Grace for President

Grace for President

Recently we were late to my daughter’s bi-weekly Show Me Readers Club meeting, so we checked out that week’s book to read together. The book, Grace for President, was such a great book that we ended up reading it a couple of times.

Written by Kelly DiPucchio and illustrated by LeUyen Pham, it is the story of a girl named Grace who is perturbed by the lack of female presidents in our history. When she asks her teacher why there are no girls on the wall of presidents on the school poster, her teacher’s answer makes her angry. She sits at her desk and stews, “No girls? Who’d ever heard of such a crazy thing?”

She then announces that she will run for president herself. While the kids in her class laugh at her, her teacher says it’s a fantastic idea and announces that they will have their own school election. Grace is excited to run for office until she finds out that another class will also be participating—and that their candidate, Thomas, is an all-star athlete, spelling bee champ, and science far winner. In short, she’s sure she will not win against Thomas.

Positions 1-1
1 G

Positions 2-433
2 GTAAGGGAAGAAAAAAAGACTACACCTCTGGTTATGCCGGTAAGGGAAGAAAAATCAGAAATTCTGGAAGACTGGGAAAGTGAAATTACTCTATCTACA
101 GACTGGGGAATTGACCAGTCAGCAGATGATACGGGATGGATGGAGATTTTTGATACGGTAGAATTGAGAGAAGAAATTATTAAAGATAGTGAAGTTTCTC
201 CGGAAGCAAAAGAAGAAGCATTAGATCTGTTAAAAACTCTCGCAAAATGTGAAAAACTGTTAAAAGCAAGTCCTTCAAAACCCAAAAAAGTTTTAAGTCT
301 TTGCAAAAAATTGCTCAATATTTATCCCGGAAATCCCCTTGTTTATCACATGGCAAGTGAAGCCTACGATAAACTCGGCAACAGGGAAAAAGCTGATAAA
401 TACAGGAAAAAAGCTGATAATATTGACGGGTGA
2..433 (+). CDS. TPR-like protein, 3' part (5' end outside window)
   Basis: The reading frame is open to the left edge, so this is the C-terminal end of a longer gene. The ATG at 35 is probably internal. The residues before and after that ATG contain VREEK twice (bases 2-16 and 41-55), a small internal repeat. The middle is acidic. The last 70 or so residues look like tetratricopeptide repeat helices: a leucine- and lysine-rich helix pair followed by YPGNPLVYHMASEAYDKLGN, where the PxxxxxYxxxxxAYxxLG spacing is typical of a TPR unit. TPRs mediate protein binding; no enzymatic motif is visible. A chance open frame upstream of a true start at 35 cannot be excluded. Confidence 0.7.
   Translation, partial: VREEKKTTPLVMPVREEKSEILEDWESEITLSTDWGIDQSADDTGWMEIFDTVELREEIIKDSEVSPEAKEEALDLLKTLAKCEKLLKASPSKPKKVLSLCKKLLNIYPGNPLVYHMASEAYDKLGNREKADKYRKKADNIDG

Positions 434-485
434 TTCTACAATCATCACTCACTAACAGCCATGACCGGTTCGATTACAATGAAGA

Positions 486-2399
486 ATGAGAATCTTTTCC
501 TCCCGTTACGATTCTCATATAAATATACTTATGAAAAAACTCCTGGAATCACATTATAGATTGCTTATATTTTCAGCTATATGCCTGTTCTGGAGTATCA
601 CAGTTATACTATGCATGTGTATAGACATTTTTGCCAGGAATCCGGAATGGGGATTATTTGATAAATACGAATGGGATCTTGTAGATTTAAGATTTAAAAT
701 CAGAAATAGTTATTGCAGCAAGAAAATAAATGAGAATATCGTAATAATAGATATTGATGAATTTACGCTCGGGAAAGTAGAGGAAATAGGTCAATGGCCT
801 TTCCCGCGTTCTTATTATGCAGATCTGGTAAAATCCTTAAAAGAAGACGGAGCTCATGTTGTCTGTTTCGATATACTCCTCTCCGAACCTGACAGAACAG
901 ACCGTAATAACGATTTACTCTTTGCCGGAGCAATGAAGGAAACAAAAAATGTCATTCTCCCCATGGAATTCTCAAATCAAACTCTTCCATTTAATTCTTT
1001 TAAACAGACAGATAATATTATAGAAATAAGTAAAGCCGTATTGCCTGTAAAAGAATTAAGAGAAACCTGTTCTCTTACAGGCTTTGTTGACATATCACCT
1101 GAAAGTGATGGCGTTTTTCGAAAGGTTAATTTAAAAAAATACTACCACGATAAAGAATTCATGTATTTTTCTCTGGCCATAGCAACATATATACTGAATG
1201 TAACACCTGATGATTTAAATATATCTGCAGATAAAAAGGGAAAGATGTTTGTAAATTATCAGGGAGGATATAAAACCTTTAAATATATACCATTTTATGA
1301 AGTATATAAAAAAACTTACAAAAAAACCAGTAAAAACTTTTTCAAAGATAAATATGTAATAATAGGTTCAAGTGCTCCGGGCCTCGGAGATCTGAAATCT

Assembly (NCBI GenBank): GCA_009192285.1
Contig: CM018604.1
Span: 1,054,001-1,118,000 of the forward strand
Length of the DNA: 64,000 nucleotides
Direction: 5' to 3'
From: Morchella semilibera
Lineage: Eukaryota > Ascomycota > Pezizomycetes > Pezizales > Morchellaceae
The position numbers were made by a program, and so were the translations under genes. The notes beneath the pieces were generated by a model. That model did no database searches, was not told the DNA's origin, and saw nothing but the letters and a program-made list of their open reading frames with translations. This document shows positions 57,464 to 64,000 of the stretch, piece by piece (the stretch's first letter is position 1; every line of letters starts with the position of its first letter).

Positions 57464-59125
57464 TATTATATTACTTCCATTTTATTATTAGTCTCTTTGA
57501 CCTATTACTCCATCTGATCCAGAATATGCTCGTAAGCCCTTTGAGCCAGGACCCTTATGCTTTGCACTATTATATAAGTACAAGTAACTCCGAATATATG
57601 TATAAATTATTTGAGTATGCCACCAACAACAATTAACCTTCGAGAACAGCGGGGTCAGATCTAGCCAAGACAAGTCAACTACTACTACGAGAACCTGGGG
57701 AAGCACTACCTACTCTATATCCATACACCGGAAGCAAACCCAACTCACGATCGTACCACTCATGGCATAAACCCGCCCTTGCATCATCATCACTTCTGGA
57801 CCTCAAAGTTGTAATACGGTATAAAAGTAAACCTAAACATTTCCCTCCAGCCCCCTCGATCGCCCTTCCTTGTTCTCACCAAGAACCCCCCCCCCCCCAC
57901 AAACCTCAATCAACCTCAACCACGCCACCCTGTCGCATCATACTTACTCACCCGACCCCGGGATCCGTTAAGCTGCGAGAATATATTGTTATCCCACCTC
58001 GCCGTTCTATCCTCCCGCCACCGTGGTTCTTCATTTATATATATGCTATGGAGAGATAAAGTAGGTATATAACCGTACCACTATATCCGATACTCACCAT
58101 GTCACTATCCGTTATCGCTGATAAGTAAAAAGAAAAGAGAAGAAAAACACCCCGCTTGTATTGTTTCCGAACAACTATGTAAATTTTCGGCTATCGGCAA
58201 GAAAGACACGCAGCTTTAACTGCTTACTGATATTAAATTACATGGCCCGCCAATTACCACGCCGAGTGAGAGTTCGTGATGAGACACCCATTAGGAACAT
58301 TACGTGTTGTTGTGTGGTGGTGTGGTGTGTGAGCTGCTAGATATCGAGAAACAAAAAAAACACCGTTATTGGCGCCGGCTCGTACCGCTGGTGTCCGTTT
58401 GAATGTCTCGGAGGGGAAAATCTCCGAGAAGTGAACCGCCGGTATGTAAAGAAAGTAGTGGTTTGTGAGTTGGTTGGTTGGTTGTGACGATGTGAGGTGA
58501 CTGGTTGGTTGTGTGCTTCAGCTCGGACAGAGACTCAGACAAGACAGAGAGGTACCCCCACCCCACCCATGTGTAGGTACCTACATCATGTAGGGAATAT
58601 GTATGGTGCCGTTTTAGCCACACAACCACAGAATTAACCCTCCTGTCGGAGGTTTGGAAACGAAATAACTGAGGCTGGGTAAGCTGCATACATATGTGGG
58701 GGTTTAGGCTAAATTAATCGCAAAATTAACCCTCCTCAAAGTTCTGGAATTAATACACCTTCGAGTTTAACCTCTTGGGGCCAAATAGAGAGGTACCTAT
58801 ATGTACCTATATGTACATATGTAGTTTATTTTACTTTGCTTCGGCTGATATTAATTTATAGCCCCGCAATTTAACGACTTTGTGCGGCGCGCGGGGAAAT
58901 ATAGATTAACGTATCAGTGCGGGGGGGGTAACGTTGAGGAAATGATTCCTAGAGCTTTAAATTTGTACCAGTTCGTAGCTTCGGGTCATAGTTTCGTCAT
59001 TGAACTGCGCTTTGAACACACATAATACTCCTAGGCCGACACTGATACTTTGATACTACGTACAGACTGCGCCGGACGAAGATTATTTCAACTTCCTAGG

Both children embark on campaigns. They make campaign signs; while Thomas’s claim he is the “Best MAN for the job,” Grace’s say things like “Make History, Vote Grace for President!”

Thomas makes harder promises to keep than Grace, and when he calculates that there are more boys in school than girls, he figures he will win no matter what. Grace, on the other hand, continues to work hard toward her goal. She gives out cupcakes, holds rallies, gives speeches, and continues to campaign toward her goal. She even does something we all wish politicians would do—she fulfills her campaign promises before the election!

It turns out that the election comes down to one child—a boy—who surprises everyone and votes for Grace. When she asks him why, he simply says, “I thought you were the best person in the job.”

The book contains many different colors of people; Grace herself is black, while all of her classmates feature different colors, sizes, and even styles of hair and clothing. The illustrations are also beautiful, with an old-time campaign quality; but one of the best parts of the book is that it teaches about the electoral college, different states and what their number of votes and characteristics are, and of course, the election process itself. It’s a wonderful modern history book that would be useful in any children’s classroom.